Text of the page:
roller coaster

People must be prepared for this vertiginous and fascinating roller coaster of change.

We have seen a roller coaster ride through the 1980s and 1990s in terms of trade.

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But the plain fact is that since 1979 our pound has been the sick man on the roller coaster of other world currencies.

His use of such phrases surprised me, because we have been on a roller coaster.

The last year has been something of a roller coaster.

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We seem to have had a roller coaster of interest.

The boom-bust roller coaster has once again been let loose and the events of the 1980s and those of earlier decades look like repeating themselves.

Before we knew it, we were all on a roller coaster but, ironically, their own industries were damaged even more than ours.

In essence, we are on a roller coaster.

The recent reverberations from the roller coaster ride of the stock markets in the region is a small but timely reminder.

Since then, as we know, the euro’s exchange rate has followed a roller coaster course.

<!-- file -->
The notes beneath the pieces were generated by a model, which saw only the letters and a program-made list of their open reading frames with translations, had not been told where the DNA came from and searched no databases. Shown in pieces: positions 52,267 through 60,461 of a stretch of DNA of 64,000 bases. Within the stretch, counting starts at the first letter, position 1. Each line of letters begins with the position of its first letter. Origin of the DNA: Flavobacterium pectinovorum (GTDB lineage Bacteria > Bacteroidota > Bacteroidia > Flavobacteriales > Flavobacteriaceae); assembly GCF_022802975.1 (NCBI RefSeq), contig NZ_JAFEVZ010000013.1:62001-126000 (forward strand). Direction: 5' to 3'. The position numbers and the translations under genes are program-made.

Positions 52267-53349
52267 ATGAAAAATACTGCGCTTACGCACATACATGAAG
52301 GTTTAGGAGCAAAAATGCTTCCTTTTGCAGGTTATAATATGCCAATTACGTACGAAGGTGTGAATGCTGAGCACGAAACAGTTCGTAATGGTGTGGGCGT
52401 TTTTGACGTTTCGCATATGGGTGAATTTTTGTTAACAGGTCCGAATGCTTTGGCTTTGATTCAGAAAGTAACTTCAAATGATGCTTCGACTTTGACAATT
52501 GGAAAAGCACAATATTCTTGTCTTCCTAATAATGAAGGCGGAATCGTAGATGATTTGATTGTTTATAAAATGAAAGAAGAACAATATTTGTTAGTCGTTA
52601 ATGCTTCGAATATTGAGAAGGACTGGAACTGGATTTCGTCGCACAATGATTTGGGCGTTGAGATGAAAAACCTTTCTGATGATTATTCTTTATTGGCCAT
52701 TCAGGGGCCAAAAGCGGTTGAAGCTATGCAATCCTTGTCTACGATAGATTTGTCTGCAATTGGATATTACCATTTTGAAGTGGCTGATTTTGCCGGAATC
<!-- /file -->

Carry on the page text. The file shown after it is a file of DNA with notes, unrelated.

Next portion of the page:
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That is the roller coaster approach to public expenditure.

It looks like a roller coaster.

We are on some kind of roller coaster, in that no matter what we try to do, it seems to get more expensive by the year.

Nevertheless, the business community—the lifeblood of our economy—has been beset by a roller coaster ride of interest rates, which has been deeply damaging over the past 20 years.

These examples are from corpora and from sources on the web. Any opinions in the examples do not represent the opinion of the Cambridge Dictionary editors or of Cambridge University Press or its licensors. [external_footer]

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